At least two dead after gas explosion in Mexico City maternity hospital

By Kevin Martinez
30 January 2015

A gas explosion at the Maternity and Children’s Hospital in the Cuajimalpa borough of Mexico City has caused at least two confirmed deaths and dozens of injuries. Rescuers continued late Thursday to comb through the rubble for other victims at the medical facility, which was largely destroyed.

The blast occurred when a tanker truck was supplying cooking gas to the hospital’s kitchen, when apparently a hose broke creating a massive leak.

The mayor of Mexico City, Miguel Angel Mancera, said at a news conference that at least two people, a woman and a child, had died and that more than 60 people were injured.

Officials had said earlier that seven people had died, but this number was revised to two, although 22 of the injured are in serious condition. At least 70 percent of the hospital was destroyed, and while none of the children registered in the hospital are confirmed missing, officials say there is the possibility that new patients who were visiting the hospital that day may be trapped under the rubble.

The explosion occurred at 7:05 a.m. when the fuel tanker was making a routine delivery of gas to the hospital kitchen. Witnesses said gas started to leak from a hose and workers tried for 15 to 20 minutes to stop the leak while gas started to accumulate.

Laura Diaz Pacheco, a laboratory technician, told the Associated Press, “The hose broke. The two gas workers tried to stop it, but they were very nervous. They yelled for people to get out. Everyone’s initial reaction was to go inside, away from the gas. Maybe as many as 10 of us were able to get out … The rest stayed inside.”

According to witnesses, people started to evacuate the hospital before a massive explosion caught on video caused a fireball and smoke that could be seen across the city. A much greater tragedy was avoided due to the fact that oxygen tanks within the hospital did not explode as well. Hospital staff reported there being nine babies in the hospital’s 35-bed nursery, one in serious condition before the explosion.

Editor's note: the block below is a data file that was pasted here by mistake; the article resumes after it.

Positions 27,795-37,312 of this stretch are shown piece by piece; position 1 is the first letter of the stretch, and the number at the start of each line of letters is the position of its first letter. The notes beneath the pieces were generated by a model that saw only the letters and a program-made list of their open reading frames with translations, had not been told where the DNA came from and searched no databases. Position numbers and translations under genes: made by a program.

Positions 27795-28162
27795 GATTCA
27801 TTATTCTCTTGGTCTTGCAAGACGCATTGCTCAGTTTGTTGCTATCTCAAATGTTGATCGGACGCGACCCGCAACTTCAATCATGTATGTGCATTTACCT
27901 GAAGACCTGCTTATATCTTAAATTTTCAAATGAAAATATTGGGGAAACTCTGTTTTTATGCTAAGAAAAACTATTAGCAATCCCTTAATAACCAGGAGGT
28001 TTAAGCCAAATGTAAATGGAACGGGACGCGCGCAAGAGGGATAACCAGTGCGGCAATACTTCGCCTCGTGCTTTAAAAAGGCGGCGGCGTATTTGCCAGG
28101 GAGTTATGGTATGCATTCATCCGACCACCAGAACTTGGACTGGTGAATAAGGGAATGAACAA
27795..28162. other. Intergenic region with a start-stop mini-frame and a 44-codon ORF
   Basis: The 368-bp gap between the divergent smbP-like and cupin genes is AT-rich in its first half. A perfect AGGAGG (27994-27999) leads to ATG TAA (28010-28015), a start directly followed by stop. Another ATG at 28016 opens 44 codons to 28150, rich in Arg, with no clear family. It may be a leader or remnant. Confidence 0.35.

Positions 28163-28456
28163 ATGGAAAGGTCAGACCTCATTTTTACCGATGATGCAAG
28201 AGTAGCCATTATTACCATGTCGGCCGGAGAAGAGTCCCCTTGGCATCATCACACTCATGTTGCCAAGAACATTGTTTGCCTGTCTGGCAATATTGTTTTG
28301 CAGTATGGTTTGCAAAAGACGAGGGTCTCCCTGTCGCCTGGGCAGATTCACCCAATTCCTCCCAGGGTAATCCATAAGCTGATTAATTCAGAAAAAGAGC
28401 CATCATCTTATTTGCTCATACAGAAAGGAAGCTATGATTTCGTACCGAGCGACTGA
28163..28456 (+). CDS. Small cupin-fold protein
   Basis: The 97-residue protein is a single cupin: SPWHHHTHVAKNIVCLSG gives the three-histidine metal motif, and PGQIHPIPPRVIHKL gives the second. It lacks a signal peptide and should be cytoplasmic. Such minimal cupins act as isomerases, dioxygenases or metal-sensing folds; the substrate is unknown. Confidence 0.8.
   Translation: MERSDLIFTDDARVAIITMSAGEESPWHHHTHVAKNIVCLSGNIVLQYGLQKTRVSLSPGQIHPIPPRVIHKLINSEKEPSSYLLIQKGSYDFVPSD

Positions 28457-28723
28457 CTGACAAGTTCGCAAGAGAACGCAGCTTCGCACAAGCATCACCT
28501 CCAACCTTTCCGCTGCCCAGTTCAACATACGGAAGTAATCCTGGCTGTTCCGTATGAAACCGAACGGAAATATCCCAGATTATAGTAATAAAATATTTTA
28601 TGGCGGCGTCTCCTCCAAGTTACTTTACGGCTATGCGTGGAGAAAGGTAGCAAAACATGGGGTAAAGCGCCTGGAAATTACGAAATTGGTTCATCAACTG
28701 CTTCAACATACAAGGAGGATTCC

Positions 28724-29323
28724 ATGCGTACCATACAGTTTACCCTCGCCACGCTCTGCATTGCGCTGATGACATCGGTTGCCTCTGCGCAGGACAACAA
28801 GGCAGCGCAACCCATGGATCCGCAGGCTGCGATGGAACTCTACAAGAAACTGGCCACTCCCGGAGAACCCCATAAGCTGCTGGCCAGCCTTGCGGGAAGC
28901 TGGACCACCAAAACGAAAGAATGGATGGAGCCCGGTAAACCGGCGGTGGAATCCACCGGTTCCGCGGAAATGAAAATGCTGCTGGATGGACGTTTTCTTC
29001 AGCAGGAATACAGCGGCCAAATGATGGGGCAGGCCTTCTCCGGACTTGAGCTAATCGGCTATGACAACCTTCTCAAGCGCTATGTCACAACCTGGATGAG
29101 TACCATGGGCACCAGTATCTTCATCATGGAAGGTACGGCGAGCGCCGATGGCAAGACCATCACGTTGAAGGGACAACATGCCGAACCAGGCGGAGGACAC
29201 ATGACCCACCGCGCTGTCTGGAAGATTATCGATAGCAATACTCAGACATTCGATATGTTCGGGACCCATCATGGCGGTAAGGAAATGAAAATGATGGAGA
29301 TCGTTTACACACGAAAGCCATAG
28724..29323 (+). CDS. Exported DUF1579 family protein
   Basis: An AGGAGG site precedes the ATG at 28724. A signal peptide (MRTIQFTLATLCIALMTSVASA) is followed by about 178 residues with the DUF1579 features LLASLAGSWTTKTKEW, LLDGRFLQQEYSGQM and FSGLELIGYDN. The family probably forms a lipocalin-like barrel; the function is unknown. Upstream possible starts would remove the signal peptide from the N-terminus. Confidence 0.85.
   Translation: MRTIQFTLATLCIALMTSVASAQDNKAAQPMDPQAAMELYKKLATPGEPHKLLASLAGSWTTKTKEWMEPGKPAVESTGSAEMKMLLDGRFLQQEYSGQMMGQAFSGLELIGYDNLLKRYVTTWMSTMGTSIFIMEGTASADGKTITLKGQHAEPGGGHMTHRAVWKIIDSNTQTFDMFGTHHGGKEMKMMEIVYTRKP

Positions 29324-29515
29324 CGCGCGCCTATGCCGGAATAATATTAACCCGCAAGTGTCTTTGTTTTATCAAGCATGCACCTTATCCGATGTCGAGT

Injured mothers carrying their infants were reported fleeing from the wreckage as rescue workers searched through concrete and debris for any wounded and dead. The hospital was located in a lower-middle-class neighborhood of Mexico City and served poor and working class families with children. The hospital was built in 1993 and was part of the government health care system.

For now, authorities are attempting to scapegoat the gas truck driver and two employees who are hospitalized with serious burns while officially under arrest in connection with the explosion. The gas that was being delivered is a mixture of mostly propane or butane, known as liquefied petroleum gas, which is commonly used in Mexico for heating and cooking purposes.

The gas truck belonged to Gas Express Nieto, one of the four biggest gas providers in Mexico. Due to a lack of underground fuel systems in Mexico, most gas is transported via trucks, which has led to many deadly accidents like the explosion on Thursday. In February 2013, for example, 37 people died after an explosion rocked the headquarters of Pemex, the state energy company, in Mexico City after a gas build-up in the building’s basement.

In May 2013, a gas truck sped out of control on a highway in Mexico City and crashed into a poor neighborhood, killing 27 people, including 17 from one family. Last July, an accident also involving a hose from a Nieto gas truck killed three people in the city of Queretaro.

The lack of sound infrastructure and the ongoing efforts to privatize Mexico’s state energy company, Pemex, mean that such horrific accidents will continue to be a regular occurrence.

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